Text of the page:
Stephanie Barrett

Stephanie Barrett

Stephanie Barrett is a lawyer at Quadrant Chambers whose practice encompasses a wide range of commercial litigation and arbitration, but is primarily focused on dry shipping (especially charterparty and bill of lading disputes), shipbuilding and offshore construction, international trade, insurance, aviation/travel and energy.  Her cases often involve technical complexity, such as unsafe port claims, dangerous cargo claims and shipbuilding contract termination claims involving large numbers of defects.  She undertakes drafting and advisory work in all areas of her practice. Stephanie also appears regularly (both as a junior and as sole counsel) in Commercial Court hearings and in commercial arbitrations on various terms including LMAA.
 

Given the predominance of arbitration in Stephanie’s practice, many of her cases are unreported.  In terms of reported Court cases, Stephanie recently acted as sole counsel in The Amity [2017] Bus. L.R. 2090, a case on the authority of junior employees to accept service of arbitration notices.  She also acted as junior counsel in Emma Moore v Hotelplan, t/as Inghams [2010] EWHC 276 (QB), concerning tour operator liability for excursions, Lloyds TSB Equipment Leasing (No. 1) Ltd v Revenue and Customs Commissioners [2014] STC 2770 (Court of Appeal)), concerning capital allowances on LNG tankers used in the Norwegian Snøhvit project, and Ford v Malaysia Airlines [2014] 1 Lloyd’s Rep. 301 (Court of Appeal), concerning the meaning of “accident” under Article 17 of the Montreal Convention.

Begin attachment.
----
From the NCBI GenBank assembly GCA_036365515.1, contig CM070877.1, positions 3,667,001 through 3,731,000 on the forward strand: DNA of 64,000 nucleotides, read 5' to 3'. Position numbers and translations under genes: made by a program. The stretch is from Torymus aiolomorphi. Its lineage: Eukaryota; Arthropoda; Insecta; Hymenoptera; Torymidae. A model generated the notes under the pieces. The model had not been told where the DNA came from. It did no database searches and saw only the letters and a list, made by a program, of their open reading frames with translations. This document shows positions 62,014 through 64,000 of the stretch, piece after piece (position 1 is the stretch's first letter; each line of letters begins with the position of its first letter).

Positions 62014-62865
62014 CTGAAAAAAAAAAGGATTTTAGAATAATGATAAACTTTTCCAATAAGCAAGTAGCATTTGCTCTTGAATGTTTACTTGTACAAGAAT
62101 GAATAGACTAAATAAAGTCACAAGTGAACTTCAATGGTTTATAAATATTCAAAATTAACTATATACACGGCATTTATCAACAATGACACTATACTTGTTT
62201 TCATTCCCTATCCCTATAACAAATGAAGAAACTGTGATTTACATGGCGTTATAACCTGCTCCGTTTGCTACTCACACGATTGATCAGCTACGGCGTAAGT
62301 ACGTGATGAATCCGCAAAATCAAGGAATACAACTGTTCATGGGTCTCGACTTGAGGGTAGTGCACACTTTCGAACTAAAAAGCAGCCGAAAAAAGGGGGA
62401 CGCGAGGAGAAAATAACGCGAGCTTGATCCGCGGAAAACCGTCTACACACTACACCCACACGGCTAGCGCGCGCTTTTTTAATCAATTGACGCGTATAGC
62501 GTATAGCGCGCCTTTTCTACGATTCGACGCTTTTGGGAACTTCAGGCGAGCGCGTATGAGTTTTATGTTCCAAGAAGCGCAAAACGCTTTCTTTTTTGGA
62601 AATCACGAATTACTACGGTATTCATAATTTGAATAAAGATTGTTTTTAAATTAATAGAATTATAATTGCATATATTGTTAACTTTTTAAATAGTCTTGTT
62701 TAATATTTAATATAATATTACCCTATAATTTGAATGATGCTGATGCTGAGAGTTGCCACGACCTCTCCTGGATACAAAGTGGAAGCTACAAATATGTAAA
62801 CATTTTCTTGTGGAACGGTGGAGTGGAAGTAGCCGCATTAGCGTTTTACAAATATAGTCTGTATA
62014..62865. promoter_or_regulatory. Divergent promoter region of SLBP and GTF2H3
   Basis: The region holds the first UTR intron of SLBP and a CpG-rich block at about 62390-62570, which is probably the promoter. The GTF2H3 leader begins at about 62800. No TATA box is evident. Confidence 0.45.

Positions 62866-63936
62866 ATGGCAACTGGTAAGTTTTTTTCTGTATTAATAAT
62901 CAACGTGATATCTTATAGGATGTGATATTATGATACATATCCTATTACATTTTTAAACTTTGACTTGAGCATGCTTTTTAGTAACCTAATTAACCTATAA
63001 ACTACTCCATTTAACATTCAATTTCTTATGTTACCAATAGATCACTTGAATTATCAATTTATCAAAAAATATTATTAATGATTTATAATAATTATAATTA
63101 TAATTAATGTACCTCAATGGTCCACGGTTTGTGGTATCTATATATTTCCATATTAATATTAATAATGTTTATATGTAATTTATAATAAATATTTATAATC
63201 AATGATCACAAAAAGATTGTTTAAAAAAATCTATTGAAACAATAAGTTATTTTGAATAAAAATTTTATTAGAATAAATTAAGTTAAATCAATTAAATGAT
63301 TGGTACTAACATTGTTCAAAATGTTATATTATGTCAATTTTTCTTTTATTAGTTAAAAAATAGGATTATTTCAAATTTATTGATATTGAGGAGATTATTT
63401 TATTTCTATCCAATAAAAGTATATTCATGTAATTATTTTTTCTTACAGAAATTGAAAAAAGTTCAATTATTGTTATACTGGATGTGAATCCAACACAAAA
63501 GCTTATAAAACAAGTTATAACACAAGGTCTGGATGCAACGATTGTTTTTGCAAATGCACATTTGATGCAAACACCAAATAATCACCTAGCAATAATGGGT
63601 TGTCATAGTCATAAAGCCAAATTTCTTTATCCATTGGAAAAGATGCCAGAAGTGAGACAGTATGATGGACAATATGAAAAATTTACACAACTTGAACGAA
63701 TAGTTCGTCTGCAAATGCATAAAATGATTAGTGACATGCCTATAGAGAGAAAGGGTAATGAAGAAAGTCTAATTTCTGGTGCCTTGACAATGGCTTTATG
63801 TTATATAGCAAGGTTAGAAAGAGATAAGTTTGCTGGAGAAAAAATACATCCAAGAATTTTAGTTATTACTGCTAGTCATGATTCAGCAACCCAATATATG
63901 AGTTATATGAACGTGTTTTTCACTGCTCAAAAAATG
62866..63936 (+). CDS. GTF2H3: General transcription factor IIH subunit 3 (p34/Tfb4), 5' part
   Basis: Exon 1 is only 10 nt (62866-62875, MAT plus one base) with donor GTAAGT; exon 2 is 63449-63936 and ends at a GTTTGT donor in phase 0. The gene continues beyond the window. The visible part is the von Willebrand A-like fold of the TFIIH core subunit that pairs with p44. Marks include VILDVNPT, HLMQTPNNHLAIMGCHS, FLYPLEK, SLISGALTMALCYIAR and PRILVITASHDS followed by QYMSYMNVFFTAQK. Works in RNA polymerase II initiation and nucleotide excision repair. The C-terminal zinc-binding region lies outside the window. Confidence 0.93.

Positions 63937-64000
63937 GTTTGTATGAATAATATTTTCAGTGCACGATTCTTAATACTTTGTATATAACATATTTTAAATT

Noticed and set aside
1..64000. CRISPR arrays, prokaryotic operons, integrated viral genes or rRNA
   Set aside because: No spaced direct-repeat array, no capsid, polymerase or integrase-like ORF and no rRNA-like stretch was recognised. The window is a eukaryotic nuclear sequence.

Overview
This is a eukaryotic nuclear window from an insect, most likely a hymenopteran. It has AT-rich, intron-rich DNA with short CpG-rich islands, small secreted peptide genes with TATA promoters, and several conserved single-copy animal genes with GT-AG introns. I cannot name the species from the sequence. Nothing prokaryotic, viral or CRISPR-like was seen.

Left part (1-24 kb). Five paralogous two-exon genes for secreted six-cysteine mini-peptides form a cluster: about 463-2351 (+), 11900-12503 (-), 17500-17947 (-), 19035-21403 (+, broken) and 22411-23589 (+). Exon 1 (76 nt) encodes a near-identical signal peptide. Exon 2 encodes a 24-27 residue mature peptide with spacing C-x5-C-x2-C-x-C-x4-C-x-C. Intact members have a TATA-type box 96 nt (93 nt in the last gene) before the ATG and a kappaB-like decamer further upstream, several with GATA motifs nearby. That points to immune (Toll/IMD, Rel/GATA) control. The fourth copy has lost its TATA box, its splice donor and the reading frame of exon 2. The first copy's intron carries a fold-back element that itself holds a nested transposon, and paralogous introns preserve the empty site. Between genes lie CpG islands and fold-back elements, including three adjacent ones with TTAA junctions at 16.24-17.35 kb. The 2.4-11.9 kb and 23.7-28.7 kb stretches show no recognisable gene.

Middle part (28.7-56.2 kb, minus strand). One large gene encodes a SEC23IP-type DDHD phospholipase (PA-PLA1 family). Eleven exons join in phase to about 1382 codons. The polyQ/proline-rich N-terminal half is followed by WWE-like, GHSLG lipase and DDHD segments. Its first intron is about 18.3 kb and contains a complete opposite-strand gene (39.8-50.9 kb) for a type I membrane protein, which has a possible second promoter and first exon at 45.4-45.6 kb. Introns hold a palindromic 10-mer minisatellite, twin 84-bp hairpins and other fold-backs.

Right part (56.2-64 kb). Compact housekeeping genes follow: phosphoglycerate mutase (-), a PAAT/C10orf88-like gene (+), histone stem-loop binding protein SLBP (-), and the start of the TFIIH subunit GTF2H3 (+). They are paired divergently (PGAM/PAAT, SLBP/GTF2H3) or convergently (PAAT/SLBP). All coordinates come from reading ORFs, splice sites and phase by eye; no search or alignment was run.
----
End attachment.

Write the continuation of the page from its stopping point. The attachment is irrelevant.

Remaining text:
Stephanie is listed as an 'Up and Coming' Junior in the Chambers & Partners 2019 Directory.




Contact Stephanie Barrett

Website: www.quadrantchambers.com

Articles and Video:

Taking a Stand for the Law of the Seat: Anti-Suit Injunctions and Arbitrations (06/26/20)
This article explores the recent English Court of Appeal decision in Enka Insaat v Chubb. The issue in that case was whether a mere choice of London seat (without any express choice of English law and without any ongoing arbitration) was sufficient for the grant of an anti-suit injunction to restrain foreign proceedings and/or constituted an implied choice of English law.